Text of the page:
Or at least really finish the fecking dishes and laundry. THEY NEVER END.
I originally intended this to be just a short, “Hey, sorry I haven’t done the things yet,” post, but apparently I needed to write for a bit. It did get me thinking about a possible way to implement The Calendar Notebook, though. So maybe I’ll also post that idea at some point.
Until then, keep dancing, and keep being unreasonable, where art is concerned.
I’m Not Throwing Away My Shot
(Full Disclosure: I still haven’t seen Hamilton. I know. I suck.)
… Because I can’t, because it’s already in my arm.
The rollout of COVID-19 vaccinations has been interesting. Connecticut, where my parents live, has it ticking over like clockwork. Indiana (the state next door) is doing … something? Idk. It seems more chaotic than what we’re doing.
And here, in Kentucky, we seem to be figuring it out bit by bit.
A decision was made recently to open up vaccinations for teachers & volunteers who work with K-12 students, which is how I wound up getting called up for a shot. At least, I assume that’s why they sent me an email saying, “Ayyyyyyyyy! Come get your shot!”
I mean, not in those exact words.
The actual process of setting up an appointment was pretty simple—really, the hardest part was figuring out where in my wallet I’d stashed my insurance card.
As for the process of actually getting the vaccine, it was smooth & efficient. They’re using Broadbent Arena, part of our Fairgrounds & Expo Center. You drive in and drive right through (pausing at appropriate points) and never even get out of your car (there are other options for people who don’t drive or who don’t have have access to cars, also).
Because it was A New Situation, my brain was a little spooked about it, but the protocols were extremely clear (except for the unexpected sign near the entrance to the fairgrounds that read COVID TESTING USE GATE 1 ONLY and didn’t mention vaccinations at all—but since my email told me which gate to use, I kept breathing and proceeded as planned).
This is really helpful for neurodiverse people. If we know what the procedure is, it’s much less difficult to go do the thing. I appreciated that—and the fact that, in the course of two days, I got like five emails about my appointment so I would be able to find the confirmation code no matter what). Normally, that might seem a bit excessive, but in this case it was helpful and comforting.
I got the Pfizer vaccine, which is the same one D got. It’s a good week for it—we don’t have men’s technique class on Saturday, if I wind up feeling meh and staying home I’ll just miss normal class.
Because my wildly overreactive respiratory system places me at pretty high risk of being seriously ill if I did catch COVID-19, knowing that my first vaccination is behind me and the second is scheduled is a major relief. Obviously I’m not going to go turn cartwheels in Walmart without a mask, but with things like summer intensives and workshops on the way, it’s good to have that pinned down.
In ballet news, I’ve been taking a good, extremely detail-oriented Zoom class with Devi Piper on Wednesdays. The opportunity to really pick my technique apart and refine key elements is immensely valuable.
Today she gave us a killer plié that I’ll be using on the regs when I’m warming up to work on choreography or whatever.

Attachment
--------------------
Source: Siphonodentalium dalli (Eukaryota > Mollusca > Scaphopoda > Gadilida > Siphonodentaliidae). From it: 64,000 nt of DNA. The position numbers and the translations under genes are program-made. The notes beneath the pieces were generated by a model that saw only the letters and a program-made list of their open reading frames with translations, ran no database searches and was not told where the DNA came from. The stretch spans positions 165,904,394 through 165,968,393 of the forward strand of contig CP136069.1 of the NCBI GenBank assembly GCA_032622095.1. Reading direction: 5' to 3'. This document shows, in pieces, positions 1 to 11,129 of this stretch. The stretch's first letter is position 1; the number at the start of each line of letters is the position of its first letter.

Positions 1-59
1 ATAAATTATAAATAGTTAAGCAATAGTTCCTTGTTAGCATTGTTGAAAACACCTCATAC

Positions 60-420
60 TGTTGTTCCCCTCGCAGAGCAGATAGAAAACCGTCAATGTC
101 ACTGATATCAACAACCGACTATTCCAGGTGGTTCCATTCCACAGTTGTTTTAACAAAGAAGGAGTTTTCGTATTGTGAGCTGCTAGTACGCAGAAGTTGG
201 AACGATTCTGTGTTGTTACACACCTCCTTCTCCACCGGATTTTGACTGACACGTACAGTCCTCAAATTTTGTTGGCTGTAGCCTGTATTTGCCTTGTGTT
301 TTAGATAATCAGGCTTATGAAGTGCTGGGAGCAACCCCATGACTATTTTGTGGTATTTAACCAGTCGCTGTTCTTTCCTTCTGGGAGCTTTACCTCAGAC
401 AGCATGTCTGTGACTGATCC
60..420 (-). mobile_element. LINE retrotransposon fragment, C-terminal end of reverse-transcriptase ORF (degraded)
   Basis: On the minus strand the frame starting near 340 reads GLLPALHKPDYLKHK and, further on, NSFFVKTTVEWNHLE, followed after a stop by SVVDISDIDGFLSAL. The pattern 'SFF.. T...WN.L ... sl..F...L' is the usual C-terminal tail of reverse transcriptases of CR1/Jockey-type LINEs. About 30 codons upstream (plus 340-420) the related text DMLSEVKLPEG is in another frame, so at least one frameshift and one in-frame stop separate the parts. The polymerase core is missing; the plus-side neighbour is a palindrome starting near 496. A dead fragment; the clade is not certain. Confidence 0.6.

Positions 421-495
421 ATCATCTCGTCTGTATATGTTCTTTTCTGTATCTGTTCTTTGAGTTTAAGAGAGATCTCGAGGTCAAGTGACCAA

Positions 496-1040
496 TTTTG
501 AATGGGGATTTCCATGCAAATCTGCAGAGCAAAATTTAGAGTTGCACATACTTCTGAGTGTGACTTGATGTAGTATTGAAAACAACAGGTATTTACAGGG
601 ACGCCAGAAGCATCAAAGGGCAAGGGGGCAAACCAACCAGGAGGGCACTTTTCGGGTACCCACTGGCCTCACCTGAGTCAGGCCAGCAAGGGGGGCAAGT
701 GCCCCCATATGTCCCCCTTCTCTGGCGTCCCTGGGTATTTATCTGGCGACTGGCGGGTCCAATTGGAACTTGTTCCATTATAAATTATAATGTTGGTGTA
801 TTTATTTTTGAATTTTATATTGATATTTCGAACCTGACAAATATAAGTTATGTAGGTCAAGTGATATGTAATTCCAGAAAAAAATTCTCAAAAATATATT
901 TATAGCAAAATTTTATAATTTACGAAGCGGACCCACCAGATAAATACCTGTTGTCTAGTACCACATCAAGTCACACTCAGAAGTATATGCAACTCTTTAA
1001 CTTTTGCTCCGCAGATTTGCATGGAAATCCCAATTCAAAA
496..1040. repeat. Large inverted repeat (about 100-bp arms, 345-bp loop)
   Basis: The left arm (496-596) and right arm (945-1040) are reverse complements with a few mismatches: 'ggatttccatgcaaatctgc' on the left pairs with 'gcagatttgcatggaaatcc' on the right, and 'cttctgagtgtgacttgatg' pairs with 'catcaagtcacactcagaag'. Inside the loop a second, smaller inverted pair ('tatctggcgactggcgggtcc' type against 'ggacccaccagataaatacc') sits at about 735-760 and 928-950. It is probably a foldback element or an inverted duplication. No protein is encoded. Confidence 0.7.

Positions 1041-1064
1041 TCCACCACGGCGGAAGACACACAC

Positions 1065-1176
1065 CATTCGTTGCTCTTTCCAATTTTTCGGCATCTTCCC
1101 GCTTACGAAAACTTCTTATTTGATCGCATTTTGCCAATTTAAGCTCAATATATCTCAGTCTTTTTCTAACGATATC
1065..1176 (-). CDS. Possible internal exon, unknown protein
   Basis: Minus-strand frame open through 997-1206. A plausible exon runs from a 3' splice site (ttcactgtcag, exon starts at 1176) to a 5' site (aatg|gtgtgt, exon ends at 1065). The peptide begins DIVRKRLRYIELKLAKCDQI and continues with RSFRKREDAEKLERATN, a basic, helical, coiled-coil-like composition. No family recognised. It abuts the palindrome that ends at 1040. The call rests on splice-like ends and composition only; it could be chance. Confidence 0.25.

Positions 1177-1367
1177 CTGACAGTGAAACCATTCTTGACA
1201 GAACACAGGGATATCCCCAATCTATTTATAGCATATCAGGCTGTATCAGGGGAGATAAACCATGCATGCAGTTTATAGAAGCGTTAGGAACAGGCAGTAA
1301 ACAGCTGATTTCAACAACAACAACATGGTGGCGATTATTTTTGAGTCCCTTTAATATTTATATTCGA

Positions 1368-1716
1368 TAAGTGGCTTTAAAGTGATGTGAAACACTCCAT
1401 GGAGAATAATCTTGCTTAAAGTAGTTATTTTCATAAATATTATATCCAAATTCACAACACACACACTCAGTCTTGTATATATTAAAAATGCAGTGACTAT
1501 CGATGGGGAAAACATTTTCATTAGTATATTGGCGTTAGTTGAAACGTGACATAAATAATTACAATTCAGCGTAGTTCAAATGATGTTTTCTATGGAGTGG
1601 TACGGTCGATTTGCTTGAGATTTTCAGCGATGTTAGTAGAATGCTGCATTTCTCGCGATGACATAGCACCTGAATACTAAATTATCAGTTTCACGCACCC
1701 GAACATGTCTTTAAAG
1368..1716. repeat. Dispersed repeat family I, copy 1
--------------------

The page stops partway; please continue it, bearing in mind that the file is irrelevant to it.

A lot of really cool stuff has been happening in my life as a dancer of late—stuff that makes me feel awed at the way people reach out to guide developing dancers as we progress and grateful beyond measure for it.
In a week, I’ll be seven years into my resurrected ballet life. When I launched myself on this journey, I definitely carried a sliver of hope that maybe I’d find a way to make a life of of it, but it was so precious and fragile a hope that I rarely dared even to think about it.
Every single day, I’m staggered by this sense of immense privilege (not in the political sense, though there’s that, too—as a male ballet dancer, that’s a huge thing). To have somehow built a life in which I’m valued as a dancer and as a teacher and, increasingly, as a choreographer is something that, in all honesty, I couldn’t have imagined seven years ago.
The hope I had was that I might find a place to fit as a corps boy for a while. I was perfectly fine with the idea of just being a semi-anonymous body of it meant I got to really dance.
I seem to have found, instead, a place where I fit as someone who actually gets to do complex, visible roles. I’m probably never going to find myself in one of the big, world-famous companies, or even one of the ones that are more broadly known on a national scale, but that’s fine. I don’t care about things like that. I still just want to dance (and to make dances, and to teach dancers).
The biggest change, though, isn’t feeling that others value me as a dancer, as a teacher, and as a choreographer. It that I’m beginning to feel worthy of that esteem. That I’m beginning to value myself as a dancer, a teacher, and a choreographer—and, really, as an artist.
I owe a good part of that to the people who’ve gone out of their way to coach me; to suggest that I come take class; to draw me out of my own sense of inadequacy. To show me my strengths.
I also owe some of it to my students, who show up and focus and work hard even when I give them the world’s hardest rond de jambe every week for six months.